I was swept up with the allure of these vampires. The dialogue is still sharp. The costumes were fantastic. I have a few minor gripes with Antonio Bandera’s heavy accent as Armand. Sometimes I couldn’t understand what he was saying. You can tell that there was some wire work in this movie. It shows. There is also a portion of the film that I need explained. Spoiler section time.
Judgment: A great vampire story that makes you wonder why people are into Twilight.
You give Frost a message from me. You tell him it’s open season on all suckheads.
Blade was probably the first movie that I ever seen with a Black man as the hero—more of an anti-hero. Having seen the entire trilogy, it follows the same progression. Everybody enjoys the first movie, loves the second movie and wishes that the third doesn’t exist. This movie is a decade old and it is showing its long in the tooth.
Based on Marvel comic book series, the tale of the half-human/half-vampire begins with a mysterious woman, Racquel (Traci Lords) leads a date into an underground club where he discovers that it is filled with vampires
Blade (Wesley Snipes) shows up the place to lay waste to the vamps that are in there. He runs into an old lackey, Quinn (Donal Logue) that he tortures by pinning him up and setting him on fire.
Quinn’s body is brought to the hospital where hematologist, Karen Henson (N’Bushe Wright) is performing an autopsy on the charred remains with Curtis (Tim Guinee). What they don’t know that vampires could regenerate themselves. Quinn comes back to un-life to bite Curtis dead and Karen.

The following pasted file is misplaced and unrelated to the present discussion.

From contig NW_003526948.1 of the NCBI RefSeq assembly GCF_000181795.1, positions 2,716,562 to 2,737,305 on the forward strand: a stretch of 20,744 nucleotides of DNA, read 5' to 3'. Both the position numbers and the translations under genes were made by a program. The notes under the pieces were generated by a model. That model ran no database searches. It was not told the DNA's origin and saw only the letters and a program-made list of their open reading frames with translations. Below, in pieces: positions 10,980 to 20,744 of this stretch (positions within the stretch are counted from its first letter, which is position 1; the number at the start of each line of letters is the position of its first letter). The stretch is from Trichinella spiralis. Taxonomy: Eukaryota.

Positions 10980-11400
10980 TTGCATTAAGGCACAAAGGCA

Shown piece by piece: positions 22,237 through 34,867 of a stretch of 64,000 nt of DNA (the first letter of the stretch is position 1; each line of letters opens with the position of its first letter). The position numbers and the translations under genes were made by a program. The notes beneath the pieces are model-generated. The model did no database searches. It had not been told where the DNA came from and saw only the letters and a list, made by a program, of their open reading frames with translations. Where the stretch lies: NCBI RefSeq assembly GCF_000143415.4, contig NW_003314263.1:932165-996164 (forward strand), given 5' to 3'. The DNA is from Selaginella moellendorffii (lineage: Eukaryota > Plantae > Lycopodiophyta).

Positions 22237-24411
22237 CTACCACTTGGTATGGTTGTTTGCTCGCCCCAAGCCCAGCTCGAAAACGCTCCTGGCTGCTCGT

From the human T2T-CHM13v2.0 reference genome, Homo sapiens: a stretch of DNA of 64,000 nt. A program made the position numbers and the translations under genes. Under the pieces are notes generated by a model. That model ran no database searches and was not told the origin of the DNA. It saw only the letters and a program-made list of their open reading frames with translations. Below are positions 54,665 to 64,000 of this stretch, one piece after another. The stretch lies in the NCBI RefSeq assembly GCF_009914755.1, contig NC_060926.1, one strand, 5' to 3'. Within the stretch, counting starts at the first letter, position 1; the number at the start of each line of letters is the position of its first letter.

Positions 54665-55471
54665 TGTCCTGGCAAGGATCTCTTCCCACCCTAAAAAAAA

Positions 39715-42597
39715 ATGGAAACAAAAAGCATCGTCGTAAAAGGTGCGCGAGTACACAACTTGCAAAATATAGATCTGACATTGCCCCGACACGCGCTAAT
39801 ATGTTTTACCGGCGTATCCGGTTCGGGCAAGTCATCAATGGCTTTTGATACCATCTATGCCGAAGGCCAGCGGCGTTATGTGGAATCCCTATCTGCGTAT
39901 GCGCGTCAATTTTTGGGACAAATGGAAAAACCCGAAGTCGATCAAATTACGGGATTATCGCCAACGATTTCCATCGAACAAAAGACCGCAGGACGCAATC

Blade comes to the rescue again to save Karen as Quinn gets away. He brings her back to his abandoned warehouse to his handler, Whistler (Kris Kristofferson). Whistler examines her to determine that she doesn’t have very long before she turns. He tries to slow down the progressions, but they need a remedy.
The underground club owner, Deacon Frost (Stephen Dorff) is the thorn on the side of Dragonetti (Udo Kier) who is the leader of the vampire brood that thinks he shouldn’t be a part of the group because is not a pure vampire.
Whistler urges Karen to end herself before she turns. They let her go on her way. Back at her apartment, Officer Krieger (Kevin Patrick Walls), a familiar aka a human wannabe vampire that is an errand boy to Frost tries to kill her. Blade saves her again.